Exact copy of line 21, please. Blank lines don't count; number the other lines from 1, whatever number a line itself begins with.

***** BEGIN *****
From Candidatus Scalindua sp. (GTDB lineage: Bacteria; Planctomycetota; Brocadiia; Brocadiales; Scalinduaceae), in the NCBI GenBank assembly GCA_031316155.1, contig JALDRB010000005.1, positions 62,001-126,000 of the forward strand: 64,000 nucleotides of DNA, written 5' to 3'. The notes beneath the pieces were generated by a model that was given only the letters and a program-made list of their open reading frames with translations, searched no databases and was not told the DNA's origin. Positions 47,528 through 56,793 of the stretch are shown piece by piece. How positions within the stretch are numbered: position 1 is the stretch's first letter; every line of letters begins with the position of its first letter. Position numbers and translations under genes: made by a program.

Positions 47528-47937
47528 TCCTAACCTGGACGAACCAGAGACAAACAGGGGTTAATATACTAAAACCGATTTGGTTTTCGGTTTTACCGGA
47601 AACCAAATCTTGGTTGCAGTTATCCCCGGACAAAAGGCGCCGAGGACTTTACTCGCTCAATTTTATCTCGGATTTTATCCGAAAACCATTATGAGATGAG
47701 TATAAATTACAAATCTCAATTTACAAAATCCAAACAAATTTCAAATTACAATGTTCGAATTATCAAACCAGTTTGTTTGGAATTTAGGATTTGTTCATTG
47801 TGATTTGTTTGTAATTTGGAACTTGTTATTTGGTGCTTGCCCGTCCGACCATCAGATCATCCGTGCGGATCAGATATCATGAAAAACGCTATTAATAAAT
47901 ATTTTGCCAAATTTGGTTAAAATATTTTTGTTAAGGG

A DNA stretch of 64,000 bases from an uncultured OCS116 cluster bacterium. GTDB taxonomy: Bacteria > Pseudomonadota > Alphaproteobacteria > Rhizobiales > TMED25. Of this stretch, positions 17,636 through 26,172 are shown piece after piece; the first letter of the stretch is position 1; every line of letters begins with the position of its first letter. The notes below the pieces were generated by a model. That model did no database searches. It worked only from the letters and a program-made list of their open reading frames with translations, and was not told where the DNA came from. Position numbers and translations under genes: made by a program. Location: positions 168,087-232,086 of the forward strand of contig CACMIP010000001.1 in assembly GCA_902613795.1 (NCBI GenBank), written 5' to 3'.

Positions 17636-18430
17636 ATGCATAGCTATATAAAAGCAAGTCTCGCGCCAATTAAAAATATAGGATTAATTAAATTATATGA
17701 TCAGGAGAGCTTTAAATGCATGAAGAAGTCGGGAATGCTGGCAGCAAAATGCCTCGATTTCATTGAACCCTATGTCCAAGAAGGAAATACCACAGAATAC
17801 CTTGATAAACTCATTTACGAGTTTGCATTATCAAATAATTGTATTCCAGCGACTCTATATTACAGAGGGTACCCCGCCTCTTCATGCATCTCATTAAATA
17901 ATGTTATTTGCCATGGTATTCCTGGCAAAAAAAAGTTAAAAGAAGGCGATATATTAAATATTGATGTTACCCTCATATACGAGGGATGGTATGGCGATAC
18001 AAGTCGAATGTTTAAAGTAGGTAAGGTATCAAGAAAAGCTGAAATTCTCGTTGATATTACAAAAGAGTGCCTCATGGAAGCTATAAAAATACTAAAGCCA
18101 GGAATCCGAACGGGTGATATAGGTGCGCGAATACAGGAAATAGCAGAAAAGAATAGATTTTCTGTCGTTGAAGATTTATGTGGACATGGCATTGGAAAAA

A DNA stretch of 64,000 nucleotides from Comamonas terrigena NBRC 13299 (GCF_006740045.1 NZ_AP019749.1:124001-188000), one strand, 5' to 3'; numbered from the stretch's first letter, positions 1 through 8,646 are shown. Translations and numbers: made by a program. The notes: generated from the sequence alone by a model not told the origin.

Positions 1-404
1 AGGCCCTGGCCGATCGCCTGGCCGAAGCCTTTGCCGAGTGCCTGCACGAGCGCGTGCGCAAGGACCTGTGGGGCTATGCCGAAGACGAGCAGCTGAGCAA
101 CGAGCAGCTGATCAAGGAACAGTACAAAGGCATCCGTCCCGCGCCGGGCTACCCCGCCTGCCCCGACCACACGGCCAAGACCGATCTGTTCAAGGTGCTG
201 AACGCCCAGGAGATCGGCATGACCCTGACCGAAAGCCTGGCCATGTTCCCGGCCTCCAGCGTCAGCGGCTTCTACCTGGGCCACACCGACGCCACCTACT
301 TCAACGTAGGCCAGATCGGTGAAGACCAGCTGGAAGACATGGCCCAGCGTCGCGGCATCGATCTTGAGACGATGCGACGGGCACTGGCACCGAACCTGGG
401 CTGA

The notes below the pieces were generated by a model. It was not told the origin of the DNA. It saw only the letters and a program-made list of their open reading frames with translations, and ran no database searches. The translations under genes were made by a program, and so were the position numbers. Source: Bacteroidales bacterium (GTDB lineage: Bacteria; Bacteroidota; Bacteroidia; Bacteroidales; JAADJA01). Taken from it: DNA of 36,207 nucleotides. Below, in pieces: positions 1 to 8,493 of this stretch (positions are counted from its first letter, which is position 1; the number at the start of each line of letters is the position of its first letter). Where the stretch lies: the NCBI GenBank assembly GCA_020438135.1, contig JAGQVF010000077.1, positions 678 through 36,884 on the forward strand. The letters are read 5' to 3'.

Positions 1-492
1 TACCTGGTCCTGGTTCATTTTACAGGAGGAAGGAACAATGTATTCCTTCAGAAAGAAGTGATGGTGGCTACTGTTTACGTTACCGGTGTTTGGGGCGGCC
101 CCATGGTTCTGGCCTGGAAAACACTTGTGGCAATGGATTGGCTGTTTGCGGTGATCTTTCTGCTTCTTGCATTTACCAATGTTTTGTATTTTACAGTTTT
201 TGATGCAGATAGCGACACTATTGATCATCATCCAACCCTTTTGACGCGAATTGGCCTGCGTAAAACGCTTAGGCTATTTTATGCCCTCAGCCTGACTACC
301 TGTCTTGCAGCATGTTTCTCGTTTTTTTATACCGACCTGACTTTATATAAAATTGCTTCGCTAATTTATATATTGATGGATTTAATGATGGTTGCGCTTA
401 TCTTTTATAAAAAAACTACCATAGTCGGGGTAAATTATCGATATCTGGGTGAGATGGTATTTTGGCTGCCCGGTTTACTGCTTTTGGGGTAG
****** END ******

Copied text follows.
301 TCAACGTAGGCCAGATCGGTGAAGACCAGCTGGAAGACATGGCCCAGCGTCGCGGCATCGATCTTGAGACGATGCGACGGGCACTGGCACCGAACCTGGG